Figure:  Astronomical harmonic constituent model reconstruction and forecast of the global surface temperature.(A) Four years moving average of the global surface temperature against the climate reconstructions obtained by using the function F1(t)+P1(t) to fit the period 1850–2010 (black solid) and the period 1950–2010(dash),and the function F2(t)+P2(t)  to fit he period1850–1950(dots). (B) The functions P1(t)  and P2(t) represent the periodic modulation of the temperature reproduced by the celestial model based on the five aurora major decadal and multidecadal frequencies. The arrows indicate the local decadal maxima where the good matching between the data patterns and the models is observed. Note that in both figures the three model curves almost coincide for more than 200 years and well reconstruct and forecast the temperature oscillations.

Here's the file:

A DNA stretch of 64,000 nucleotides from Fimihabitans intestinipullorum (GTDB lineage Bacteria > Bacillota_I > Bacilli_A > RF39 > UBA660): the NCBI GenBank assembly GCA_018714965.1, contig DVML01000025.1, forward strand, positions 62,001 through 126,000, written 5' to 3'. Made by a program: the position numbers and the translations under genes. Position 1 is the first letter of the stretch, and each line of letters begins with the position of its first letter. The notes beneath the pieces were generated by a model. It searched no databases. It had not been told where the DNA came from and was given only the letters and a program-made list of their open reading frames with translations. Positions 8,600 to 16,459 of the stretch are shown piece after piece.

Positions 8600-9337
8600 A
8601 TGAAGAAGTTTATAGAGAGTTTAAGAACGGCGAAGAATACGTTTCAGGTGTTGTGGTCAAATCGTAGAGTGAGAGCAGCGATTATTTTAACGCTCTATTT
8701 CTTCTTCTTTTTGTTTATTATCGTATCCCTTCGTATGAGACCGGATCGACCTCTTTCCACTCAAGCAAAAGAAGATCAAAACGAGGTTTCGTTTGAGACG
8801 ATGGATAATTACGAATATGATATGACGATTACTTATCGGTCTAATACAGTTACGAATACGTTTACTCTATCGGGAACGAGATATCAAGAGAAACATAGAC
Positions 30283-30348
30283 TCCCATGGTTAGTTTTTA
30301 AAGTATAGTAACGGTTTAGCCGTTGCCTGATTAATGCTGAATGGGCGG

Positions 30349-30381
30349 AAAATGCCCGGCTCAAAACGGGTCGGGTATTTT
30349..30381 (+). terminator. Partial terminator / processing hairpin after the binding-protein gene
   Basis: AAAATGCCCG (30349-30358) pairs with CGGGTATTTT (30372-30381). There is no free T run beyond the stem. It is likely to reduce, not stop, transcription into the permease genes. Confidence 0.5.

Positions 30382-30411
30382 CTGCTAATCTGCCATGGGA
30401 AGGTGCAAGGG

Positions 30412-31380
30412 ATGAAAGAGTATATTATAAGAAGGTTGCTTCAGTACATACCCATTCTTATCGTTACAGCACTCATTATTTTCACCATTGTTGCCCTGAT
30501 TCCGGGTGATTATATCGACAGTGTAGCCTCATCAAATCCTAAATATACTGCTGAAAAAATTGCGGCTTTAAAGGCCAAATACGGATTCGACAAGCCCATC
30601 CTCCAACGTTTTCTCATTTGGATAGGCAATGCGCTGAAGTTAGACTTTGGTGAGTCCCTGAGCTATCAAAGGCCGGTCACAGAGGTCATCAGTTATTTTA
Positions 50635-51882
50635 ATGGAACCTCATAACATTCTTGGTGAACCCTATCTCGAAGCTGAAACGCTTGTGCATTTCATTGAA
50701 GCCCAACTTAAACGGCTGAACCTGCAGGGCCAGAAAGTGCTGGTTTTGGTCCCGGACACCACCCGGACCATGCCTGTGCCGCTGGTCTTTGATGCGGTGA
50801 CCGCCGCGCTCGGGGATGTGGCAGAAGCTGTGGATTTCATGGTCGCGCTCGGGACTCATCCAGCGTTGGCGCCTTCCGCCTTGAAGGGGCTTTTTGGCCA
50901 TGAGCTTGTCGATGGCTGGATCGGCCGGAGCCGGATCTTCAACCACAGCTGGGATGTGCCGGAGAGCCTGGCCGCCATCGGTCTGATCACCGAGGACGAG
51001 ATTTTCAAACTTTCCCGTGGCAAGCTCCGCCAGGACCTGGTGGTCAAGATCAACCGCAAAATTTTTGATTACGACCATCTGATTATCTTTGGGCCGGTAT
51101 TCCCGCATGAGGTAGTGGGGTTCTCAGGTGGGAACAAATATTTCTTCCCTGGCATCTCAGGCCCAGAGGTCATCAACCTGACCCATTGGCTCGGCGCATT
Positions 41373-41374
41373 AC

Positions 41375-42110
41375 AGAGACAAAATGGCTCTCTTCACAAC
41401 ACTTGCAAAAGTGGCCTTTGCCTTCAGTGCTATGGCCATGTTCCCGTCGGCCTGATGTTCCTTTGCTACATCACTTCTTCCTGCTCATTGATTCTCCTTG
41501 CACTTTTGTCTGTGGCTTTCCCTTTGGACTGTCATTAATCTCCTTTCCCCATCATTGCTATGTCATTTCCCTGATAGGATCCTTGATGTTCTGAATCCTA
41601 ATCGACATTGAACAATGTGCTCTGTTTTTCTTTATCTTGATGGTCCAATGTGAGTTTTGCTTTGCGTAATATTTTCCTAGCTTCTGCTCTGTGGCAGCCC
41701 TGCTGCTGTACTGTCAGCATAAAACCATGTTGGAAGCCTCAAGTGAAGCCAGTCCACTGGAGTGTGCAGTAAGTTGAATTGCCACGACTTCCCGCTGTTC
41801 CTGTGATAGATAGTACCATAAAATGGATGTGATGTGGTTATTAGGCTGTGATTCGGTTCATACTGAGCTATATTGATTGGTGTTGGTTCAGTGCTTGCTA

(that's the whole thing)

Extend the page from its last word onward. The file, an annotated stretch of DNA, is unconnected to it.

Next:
The figure clearly shows that my harmonic model based on astronomical/lunar cycles, which is depicted in full in B, can reconstruct and forecast with a good accuracy the observed climate oscillations. For example, in B the harmonic model is calibrated during the period 1850-1950 and then it is shows to forecast the climate oscillations (in red) observed from 1950 to 2011. The model is also calibrated during the period 1950-2011 and it is shown to forecast the climate oscillations from 1850 to 1950. The upward trend in A in part produced by the longer solar trending as shown in a figure above and has not been added to the harmonic model yet. Indeed, by looking at the forecasting results in the above figure B I need to say that they perform far better than the IPCC general circulation models, which have never succeeded in forecasting anything.